With so much written on Artificial Intelligence it’s hard to know where to look. However, there are companies from whom we can take our lead.
Artificial Intelligence (AI) is one of the hottest topics in business right now. It’s also a bit like teenagers and sex. Everyone seems obsessed with it, everyone feels left out, few actually know what they are doing, so everyone claims they are doing it.
There is so much hype about AI we recently collaborated with Procurious on a quick AI challenge for CPOs at the Big Ideas Summit in Chicago. From their savvy answers you’ll see that many procurement leaders understand the value of AI. What we need as a community is transparency on how it affects us here and now.
The new book AI in Procurement explores many realistic use-cases for artificial intelligence within procurement. The authors Sammeli Sammalkorpi and Johan-Peter Teppala were among the first to pilot AI solutions in procurement software and scoured much of the literature available today on the topic to write their book.
Don’t worry. We won’t get in to too many details about the mechanics and jargon of AI. Before we go through the examples from procurement, there is just one thing to understand.
Artificial Intelligence in Procurement
Many people have a somewhat distorted view of AI. They may remember futuristic movies where chrome-plated androids interact in human-like ways, or computer systems that have natural language conversations.
In reality, most AI applications today are a lot more boring and inconspicuous. You’re likely to interact with AI when you search for address details on Google Maps, or look up a playlist of music on Spotify. It’s already a part of the software you use every day, but you rarely see it.
This is much the same in business. Most of the applications of AI we see in procurement come as solutions to existing problems humans have a hard time solving. They are enablers, rather than replacements to human expertise.
AI in Procurement presents the concept of “human machine collaboration” to explain how AI builds on the strengths of both humans and machines.
7 Examples of Artificial Intelligence in Procurement in 2019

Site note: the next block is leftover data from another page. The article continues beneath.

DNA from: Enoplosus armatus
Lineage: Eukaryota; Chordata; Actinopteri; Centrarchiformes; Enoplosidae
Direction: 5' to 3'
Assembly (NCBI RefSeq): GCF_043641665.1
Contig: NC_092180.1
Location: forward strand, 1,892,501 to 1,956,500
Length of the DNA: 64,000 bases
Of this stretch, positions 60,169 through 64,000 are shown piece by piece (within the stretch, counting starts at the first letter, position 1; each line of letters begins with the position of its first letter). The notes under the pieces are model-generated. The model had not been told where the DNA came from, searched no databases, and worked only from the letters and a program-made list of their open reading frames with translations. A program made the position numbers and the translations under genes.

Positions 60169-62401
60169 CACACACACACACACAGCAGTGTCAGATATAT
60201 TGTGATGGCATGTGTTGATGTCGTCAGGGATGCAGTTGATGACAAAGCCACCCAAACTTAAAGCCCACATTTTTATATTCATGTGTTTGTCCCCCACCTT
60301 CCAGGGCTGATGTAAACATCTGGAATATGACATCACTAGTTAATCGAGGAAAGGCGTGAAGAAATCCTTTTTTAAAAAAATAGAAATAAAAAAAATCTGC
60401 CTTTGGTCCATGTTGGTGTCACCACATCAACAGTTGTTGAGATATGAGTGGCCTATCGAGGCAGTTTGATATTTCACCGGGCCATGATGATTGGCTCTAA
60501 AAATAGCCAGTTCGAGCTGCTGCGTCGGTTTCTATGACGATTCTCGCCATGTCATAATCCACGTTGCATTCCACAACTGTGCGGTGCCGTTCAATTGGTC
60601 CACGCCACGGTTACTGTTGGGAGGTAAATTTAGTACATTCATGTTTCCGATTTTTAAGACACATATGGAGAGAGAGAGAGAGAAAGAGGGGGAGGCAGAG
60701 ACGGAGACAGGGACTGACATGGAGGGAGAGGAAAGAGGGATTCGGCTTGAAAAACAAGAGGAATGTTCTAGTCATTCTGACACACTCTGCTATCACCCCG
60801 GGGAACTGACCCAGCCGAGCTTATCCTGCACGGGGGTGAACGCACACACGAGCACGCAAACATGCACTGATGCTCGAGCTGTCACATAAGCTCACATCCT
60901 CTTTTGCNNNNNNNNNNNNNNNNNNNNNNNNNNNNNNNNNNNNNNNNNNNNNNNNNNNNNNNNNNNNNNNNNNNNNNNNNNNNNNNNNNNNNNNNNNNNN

Now that we’ve covered the background, let’s dive into those fresh AI examples across seven different areas of the procurement cycle.
Supplier risk management
AI can be used to monitor and identify potential risk positions across the supply chain. For example, RiskMethods identifies new and emerging supply chain risk events by handling data gathered from different sources, helping to identify emerging risks faster.
AI can be used to automatically review and approve purchase orders. For example, it allows employees to order office supplies without requests for approval, making the process leaner and more efficient.
To state an example, in Tradeshift’s platform a chatbot called Ada can be used to check the status of purchases or automatically approve virtual card payments, regardless of the user’s location.
Accounts Payable Automation – Machine learning is increasingly used in accounts payable automation. ML assists in identifying errors and potential fraud in large amounts of automated payments. An example of this is Stampli, which leverages machine learning to speed up payment workflows and automate fraud detection.
At Sievo, machine learning algorithms are widely used in spend analysis to improve and speed up a number of processes, including automatic spend classification and vendor matching.
For example, if you have DHL, DHL Freight, Deutschland DHL, and DHL Express in your data, the machine learning algorithms are easily able to consolidate these together as DHL for increased visibility and data coherence.
Supplier Information Management
Big data techniques enable new ways to identify, manage and utilise supplier data across public and private databases. Tealbook is one platform that applies machine learning to supplier data in order to create and maintain accurate supplier records across all systems and areas of the business.
AI can also be used to manage, guide, and automate sourcing processes. Keelvar’s sourcing automation software uses machine learning for the recognition The reality of AI in procurement 59 of bid sheets and specialises in category-specific eSourcing bots such as raw materials, maintenance and repair.
AI has many potential use-cases in contract management. Seal Software uses optical character recognition (OCR) and advanced text analytics to clean up and consolidate information contained in contracts.
We’re likely to see many more successful examples of AI shared across procurement functions in the coming years. The more we share as a community, the better we get.
If you would like to dive deeper into the topic, you can get early access to AI in Procurement as a free download before the printed book comes on sale on Amazon in 2020.